News | September 2022
Lödige acquires Northern Elevator
Lödige Industries, a supplier of lift solutions, acquires the British lift installation, repairs and maintenance provider Northern Elevator Limited.
In the second article in the new series on the subject of noise insulation, the subject is structure-borne noise emission and its decisive effects. This article will give you an overview while many details will receive more attention in subsequent editions of the LIFTjournal.
By Ulrich Nees and Jan König
In lifts without machine rooms, structure-borne noise emissions are the main reason for the failure to achieve the noise insulation targets in neighbouring rooms or those deserving protection.
The following points are decisive for noise transmission:
– Surface-related mass of the wall between lift shaft and room deserving protection
– Pressure-resistance class of the concrete according to DIN EN 206 / DIN 1045-2 / DIN EN 13791
– Structure-borne noise bridges in the wall and/or between two walls
– Superposition of flanking components (landings, stairs, ceilings, etc.)
– Defective effect of oscillation insulation
– Oscillation speed of drive/machine
– Relationship between rotating and static mass of the drive/machine
– Moment of resistance of supporting structures (motor mount, rail brackets, guide rails)
– Smooth running of traction sheave and deflection pulleys
– Lifting gear tension in lifting gear set
– Travel quality and performance data of lifts
Apart from the surface-related mass (1), the pressure-resistance class of the concrete is an important factor. If the lift shaft wall has a low pressure-resistance class, the structure-borne noise level, even when the lift is not even moving, is comparable with the structure-borne noise levels produced by the lift when it is moving at nominal speed.
Comparison between tables 1 and 2 between shut-down and travelling lifts shows that the structure-borne noise level is in part lower in travelling lifts (vibration, frequency superposition) than in motionless / shut-down lifts.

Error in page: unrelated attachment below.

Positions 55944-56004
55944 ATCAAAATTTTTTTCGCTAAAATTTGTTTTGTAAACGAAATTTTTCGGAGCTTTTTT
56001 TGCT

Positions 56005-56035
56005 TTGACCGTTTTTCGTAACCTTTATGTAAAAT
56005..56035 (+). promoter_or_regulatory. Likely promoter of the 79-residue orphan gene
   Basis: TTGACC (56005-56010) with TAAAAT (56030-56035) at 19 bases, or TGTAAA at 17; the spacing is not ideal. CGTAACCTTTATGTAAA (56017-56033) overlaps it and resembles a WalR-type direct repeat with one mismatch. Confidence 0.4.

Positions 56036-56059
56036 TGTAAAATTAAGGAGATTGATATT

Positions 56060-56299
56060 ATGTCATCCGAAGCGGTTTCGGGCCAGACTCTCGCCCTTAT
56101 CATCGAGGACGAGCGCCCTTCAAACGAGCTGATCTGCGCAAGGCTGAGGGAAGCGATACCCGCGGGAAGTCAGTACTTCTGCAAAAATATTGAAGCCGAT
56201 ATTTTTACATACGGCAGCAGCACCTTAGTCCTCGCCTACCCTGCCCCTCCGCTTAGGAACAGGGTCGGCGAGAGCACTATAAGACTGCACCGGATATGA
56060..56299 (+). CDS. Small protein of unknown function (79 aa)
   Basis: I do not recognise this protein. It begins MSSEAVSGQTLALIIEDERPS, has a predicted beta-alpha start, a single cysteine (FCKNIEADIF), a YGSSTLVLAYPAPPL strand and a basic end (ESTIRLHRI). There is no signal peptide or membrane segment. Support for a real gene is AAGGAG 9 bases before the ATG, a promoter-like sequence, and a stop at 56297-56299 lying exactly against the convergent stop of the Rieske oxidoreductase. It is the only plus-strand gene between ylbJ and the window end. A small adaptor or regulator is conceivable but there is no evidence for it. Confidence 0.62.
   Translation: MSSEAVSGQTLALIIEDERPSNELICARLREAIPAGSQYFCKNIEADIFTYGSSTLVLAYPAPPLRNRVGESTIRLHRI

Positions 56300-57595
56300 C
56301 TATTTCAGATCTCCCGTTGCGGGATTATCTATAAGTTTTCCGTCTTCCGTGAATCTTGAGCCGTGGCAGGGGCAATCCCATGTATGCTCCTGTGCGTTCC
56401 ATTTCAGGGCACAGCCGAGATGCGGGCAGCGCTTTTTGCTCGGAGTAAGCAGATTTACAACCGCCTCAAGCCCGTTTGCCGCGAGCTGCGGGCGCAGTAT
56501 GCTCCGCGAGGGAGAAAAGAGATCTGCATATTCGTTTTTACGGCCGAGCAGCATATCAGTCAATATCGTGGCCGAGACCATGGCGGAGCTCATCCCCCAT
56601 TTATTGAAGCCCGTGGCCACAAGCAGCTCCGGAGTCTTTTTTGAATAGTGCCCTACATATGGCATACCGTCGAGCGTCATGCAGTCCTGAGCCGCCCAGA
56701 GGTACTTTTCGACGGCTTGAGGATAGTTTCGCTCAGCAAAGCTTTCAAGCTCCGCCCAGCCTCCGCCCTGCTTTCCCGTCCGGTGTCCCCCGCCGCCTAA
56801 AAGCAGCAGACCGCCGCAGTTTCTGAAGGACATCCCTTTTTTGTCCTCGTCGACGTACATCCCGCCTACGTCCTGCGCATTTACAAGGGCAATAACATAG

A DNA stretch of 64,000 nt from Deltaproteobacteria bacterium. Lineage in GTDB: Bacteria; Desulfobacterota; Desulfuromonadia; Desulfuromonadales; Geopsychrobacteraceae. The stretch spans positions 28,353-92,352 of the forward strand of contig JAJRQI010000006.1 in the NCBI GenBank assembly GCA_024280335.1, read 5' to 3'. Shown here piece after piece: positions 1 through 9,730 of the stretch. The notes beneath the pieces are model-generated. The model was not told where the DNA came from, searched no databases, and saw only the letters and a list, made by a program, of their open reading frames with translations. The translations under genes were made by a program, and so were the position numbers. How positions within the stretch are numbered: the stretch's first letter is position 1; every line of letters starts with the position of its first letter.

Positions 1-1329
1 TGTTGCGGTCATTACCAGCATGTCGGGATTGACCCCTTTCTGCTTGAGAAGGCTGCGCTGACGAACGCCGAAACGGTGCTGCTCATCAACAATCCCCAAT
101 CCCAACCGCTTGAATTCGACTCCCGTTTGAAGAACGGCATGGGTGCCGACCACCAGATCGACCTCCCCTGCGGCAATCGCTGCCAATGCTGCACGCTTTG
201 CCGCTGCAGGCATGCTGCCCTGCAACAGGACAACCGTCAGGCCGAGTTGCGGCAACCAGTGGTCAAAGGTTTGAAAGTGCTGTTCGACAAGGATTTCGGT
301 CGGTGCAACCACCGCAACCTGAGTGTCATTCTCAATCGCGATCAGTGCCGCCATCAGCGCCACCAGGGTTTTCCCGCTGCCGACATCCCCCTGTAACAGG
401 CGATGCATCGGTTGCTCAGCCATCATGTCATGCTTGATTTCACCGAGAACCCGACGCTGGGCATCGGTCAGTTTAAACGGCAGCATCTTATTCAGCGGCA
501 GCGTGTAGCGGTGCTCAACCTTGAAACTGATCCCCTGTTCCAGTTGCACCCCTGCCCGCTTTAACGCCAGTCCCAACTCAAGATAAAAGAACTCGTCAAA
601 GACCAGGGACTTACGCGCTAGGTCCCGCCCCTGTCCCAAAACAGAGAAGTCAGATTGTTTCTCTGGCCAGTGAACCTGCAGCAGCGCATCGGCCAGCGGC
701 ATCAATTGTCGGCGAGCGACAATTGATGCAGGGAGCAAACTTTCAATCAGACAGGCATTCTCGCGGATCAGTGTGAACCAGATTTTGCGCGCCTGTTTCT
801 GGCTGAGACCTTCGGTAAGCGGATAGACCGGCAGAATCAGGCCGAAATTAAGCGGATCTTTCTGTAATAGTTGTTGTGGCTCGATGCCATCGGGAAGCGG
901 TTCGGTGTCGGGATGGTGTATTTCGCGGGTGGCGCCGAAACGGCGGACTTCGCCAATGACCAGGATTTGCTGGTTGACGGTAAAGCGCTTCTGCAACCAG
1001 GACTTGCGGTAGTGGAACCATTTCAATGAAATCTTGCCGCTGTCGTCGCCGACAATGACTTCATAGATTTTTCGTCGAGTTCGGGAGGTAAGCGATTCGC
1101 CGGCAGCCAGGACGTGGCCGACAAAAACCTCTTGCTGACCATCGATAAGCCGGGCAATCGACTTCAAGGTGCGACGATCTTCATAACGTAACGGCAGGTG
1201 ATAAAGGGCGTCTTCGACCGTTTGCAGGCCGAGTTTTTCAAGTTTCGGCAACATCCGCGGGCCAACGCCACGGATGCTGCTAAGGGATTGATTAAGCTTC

If the pressure resistance class of the concrete is too low, the forces acting cannot be absorbed by the anchor rails or dowel attachments. If the guide rails cannot be properly fixed and they have too much play, generation of air- or structure-borne noise is unavoidable.
If you want to examine structure-borne noise transmission from the lift shaft to rooms deserving protection, tests can be carried out with a small hammer mechanism and/or with the impact-echo procedure. The surface (concrete wall and/or anchor rail) is made to vibrate by a mechanical impact or a series of blows.
The advantage of this procedure is that the lift shaft walls can be compared with each other without extraneous influences. The airborne noise level in diagram 1 at 65 dB(A) was produced in a room deserving protection next to the lift shaft using a test with a small hammer mechanism.
The cause for the airborne noise level of 65 dB(A) in this measurement was a pressure resistance class that was too low and contact between the reinforcement and anchor rail. Contact between the anchor rail and reinforcement can be demonstrated by radar measurement, among other things (surface scan, line scan and/or A-scan with envelope).
Jan König is the owner of the engineering office (VDI) Ing4Lifts.
Ulrich Nees is the owner of "Aufzug-Systeme + Beratung Ulrich Nees".
(1) see DIN 8989 // Table 4
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